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Gallery 3 > Special Feature Galleries > otterburn training camp, northumberland
In May 2017 I visited an abandoned T-33 Lockheed Shooting Star airframe, on the military base that is RAF Spadeadam, on the border between Cumbria and Northumberland. This 'Urban Ghost' was a fascinating subject to see up close and also to photograph. It was a daytime recce visit, with a view to revisiting at night to attempt some astro photography. The plan came to fruition, with two night time visits that resulted in some fine star trails and milky way captures. Following on from this, my mind turned to another location where military hardware was also accesible - Otterburn Training Camp, Northumberland.
After studying the M.O.D website,I learned that Otterburn T.C was accesible on most weekends, when non-firing days were pencilled in. So off I went, armed with the main tools - a Google Map of the training base, a camera and some walking boots. Upon arrival it was all systems go as I drove past the first raised barrier, then another, and another. Despite knowing it was a non-firing day, I half expected that I wouldn't reach my final destination and that there would be at least one barrier preventing me from reaching the abandoned military tanks. I'd previously picked out an area on Google maps where 3 tanks lay idle, next to the roadside, which had a parking layby. After driving across single track roads for at least 15 minutes, I arrived at my chosen spot and was greeted by the sight of over 20 tanks!! Wow, this was very much unexpected. I was literally spoilt for choice. Where to start?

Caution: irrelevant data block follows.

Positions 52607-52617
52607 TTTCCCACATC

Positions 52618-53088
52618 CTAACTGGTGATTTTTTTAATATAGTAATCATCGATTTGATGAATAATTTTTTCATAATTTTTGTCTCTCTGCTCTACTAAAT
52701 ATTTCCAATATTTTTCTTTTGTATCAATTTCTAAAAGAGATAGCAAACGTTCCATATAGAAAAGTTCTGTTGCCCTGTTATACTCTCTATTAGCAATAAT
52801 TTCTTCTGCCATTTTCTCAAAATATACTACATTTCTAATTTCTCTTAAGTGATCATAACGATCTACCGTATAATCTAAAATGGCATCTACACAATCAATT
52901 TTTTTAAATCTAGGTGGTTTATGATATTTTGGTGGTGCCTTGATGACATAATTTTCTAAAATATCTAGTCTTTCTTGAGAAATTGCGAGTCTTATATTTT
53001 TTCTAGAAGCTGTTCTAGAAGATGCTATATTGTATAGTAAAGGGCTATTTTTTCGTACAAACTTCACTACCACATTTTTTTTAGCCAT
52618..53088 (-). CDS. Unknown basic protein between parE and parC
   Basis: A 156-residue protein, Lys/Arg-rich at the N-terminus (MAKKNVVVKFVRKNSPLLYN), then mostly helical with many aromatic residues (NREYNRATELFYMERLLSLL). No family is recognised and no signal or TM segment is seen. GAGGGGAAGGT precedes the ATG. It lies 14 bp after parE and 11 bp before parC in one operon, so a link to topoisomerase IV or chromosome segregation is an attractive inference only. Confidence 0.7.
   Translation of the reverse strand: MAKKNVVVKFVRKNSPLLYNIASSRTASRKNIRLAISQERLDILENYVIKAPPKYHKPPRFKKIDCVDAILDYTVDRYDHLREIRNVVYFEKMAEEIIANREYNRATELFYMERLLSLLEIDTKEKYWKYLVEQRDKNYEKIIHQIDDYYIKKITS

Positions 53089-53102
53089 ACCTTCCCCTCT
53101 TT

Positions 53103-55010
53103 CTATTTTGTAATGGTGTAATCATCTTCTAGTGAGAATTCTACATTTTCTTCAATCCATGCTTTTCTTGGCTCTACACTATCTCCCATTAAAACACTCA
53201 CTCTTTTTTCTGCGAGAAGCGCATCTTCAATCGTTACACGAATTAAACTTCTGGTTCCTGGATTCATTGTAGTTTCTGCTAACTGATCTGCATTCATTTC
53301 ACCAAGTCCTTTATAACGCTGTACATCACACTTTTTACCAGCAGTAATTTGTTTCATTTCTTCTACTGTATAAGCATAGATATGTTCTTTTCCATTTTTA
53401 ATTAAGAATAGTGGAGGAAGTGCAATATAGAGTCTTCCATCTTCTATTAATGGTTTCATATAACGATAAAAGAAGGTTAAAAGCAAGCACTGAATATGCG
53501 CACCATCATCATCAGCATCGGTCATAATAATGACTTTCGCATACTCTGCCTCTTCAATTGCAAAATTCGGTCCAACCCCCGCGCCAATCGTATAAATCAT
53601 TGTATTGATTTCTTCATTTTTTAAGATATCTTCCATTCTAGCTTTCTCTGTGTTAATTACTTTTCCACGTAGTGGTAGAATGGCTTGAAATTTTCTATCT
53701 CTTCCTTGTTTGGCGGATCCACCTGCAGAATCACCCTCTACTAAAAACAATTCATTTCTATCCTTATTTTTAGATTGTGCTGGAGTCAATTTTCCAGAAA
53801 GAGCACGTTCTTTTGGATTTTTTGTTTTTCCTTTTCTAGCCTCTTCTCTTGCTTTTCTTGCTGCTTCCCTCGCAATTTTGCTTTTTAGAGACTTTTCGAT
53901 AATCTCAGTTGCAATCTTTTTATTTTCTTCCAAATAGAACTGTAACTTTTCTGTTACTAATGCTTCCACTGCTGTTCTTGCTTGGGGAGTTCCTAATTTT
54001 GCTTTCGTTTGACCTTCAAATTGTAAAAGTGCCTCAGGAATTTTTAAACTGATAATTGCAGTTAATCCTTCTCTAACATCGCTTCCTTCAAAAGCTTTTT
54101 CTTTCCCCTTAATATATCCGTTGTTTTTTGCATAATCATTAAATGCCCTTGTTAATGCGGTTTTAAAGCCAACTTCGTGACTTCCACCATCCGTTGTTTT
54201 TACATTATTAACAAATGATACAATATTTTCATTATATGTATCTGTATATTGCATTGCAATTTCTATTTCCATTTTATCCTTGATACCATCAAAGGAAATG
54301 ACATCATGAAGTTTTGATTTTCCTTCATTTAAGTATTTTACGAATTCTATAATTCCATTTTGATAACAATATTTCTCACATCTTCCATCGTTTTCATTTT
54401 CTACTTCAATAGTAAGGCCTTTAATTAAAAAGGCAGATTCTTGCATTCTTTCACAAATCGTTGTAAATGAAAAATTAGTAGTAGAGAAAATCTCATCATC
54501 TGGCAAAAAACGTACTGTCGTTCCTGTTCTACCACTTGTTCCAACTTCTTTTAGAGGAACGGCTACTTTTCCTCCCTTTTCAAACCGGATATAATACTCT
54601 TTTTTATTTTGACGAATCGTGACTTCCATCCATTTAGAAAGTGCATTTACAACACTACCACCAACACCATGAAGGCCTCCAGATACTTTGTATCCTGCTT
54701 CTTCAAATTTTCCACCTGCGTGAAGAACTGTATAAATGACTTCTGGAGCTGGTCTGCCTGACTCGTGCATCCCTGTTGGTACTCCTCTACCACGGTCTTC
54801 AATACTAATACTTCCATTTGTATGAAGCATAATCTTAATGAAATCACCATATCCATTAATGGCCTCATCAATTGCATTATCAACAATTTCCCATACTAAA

It really was a sight to behold. Military hardware, strewn all over the wasteland. I quickly left the car behind and headed over to the first tank - a Chieftan, in a sorry state and peppered from top to botton in ammunition holes. It was a mangled wreck to say the least, with its heavily sloped rusty hull and turret, which must have been at least 12 inches in thickness. Its hatch was raised, so I climbed onto the tank to take a closer inspection. Inside the hull was a sight for sore eyes, with ripped out wiring installations and the smell of decaying metal, amongst other things.
During the next hour or two I covered most of the abandoned hardware in the immediate area, photographing it as I went. There was an array of tanks, all of different sizes and designs, plus the remains of armoured vehicles, all of which are shown above. Massive bomb craters littered the area, mostly filled with water that had gathered over the passage of time - a constant reminder of the mimlitary exercises that had taken place here.
I stayed until darkness and ran off a 60 minute star trail. Clear skies and an almost full moon provided an opportunity that I couldn't resist. As it was mid-May, it wasn't dark enough to shoot until around 11.30pm, and there was barely a breeze, just warm summer air and complete silence. The fog rolled in around 1am, so I quickly headed back to the car. When I got there I looked behind me and I couldn't pick out one single tank, due to very poor visibility. Thick fog had well and truly closed down any additional photography, but the shots were alreay in the bag! Mission accomplished !
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